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Gloria Satta
Marcello Mastroianni did not collect photographs. "It would make me think of the past, and I don't want to. I'm like an old whore: when I'm finished with one trick, here I am, ready for the next." The actor, who died in December 1996, three years after this interview took place, did not even have a copy of Tazio Secchiaroli’s famous photo from the set of Federico Fellini’s 8½ Marcello, shirtless, a sheet wound about his flanks, a hat on his head and a whip in his hand.
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CONTRIBUTORS
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CONTRIBUTORS
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CHARLES BOWDEN is the author of fourteen books including Blood Orchid: An Unnatural History of America and Desierto: Memories of the Future. He is a contributing editor of Esquire, and also writes for other magazines such as Harper's and the New York Times Book Review, as well as for newspapers.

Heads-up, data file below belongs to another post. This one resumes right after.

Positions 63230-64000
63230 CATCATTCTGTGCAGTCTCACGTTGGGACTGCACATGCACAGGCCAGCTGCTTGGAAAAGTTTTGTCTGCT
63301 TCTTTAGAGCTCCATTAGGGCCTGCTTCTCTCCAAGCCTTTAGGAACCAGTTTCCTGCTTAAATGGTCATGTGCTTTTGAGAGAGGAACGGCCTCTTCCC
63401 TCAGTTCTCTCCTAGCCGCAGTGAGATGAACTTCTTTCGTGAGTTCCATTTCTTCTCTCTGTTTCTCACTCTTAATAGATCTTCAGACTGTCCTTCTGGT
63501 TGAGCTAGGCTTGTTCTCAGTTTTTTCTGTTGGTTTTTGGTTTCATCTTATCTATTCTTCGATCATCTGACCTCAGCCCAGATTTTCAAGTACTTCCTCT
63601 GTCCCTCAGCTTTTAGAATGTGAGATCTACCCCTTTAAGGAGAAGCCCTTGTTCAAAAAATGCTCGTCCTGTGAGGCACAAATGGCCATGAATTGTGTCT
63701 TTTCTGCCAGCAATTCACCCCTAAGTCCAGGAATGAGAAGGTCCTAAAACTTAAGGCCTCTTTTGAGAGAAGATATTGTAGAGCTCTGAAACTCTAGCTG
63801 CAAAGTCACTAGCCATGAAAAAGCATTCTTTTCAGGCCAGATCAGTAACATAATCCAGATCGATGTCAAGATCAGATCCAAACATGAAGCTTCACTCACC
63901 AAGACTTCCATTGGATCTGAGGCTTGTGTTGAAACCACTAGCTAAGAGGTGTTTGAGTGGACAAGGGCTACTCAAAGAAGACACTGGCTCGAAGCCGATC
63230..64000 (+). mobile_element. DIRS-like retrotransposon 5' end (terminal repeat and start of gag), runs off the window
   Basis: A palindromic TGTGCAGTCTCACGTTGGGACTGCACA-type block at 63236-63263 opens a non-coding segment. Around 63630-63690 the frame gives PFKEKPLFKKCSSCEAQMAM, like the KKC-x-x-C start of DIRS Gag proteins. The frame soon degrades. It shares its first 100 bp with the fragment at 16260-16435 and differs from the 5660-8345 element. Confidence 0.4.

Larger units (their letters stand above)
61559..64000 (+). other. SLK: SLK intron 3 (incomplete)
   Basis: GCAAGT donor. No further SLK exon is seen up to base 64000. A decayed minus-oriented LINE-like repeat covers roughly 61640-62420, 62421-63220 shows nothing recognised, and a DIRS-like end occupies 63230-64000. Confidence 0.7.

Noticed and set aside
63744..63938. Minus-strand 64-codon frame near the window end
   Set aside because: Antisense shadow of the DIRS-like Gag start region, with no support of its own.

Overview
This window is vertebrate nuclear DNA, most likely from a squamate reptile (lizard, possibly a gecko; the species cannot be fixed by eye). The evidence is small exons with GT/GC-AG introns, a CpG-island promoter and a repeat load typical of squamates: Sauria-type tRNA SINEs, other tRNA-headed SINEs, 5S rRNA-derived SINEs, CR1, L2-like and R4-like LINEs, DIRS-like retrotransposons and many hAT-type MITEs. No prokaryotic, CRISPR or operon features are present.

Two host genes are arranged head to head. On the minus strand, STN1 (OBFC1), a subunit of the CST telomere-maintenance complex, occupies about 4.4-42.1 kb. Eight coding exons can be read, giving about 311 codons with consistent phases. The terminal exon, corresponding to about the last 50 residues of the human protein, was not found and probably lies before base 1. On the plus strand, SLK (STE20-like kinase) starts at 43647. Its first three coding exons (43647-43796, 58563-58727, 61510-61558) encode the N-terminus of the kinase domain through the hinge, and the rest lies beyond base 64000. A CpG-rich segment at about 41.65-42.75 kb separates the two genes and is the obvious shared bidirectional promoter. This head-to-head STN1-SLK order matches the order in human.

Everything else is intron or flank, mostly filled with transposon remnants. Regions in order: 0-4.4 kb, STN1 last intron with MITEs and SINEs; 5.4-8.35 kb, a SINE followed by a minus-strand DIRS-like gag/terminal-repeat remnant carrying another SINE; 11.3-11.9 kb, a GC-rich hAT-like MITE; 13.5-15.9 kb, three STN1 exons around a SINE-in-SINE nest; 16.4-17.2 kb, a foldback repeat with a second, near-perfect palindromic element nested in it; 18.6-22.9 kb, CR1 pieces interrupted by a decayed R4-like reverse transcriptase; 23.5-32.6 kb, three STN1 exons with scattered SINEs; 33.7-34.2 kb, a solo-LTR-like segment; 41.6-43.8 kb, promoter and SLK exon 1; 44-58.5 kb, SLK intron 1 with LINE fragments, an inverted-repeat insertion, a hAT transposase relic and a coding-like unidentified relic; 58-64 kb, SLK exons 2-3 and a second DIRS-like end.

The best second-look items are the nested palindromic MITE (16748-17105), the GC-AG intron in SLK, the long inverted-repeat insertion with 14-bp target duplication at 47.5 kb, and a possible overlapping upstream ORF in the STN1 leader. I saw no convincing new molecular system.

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ERRATA
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article
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CREDITS
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PHOTOGRAPHS: Unless otherwise noted, all photographs are courtesy of, and copyright by the artists. Front cover: copyright © The Percy W. Bullock and Edna J. Bullock Trust and courtesy Scott Nichols Gallery, San Francisco p. I copyright © 1997 by the Trustees of the Ansel Adams Publishing Rights Trust.
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advertisement
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DoubleTake
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DoubleTake
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Aperture_19980101_1998_150_0014.xml
advertisement
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Advertisement
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Aperture_19980101_1998_150_0015.xml
advertisement
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APERTURE
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APERTURE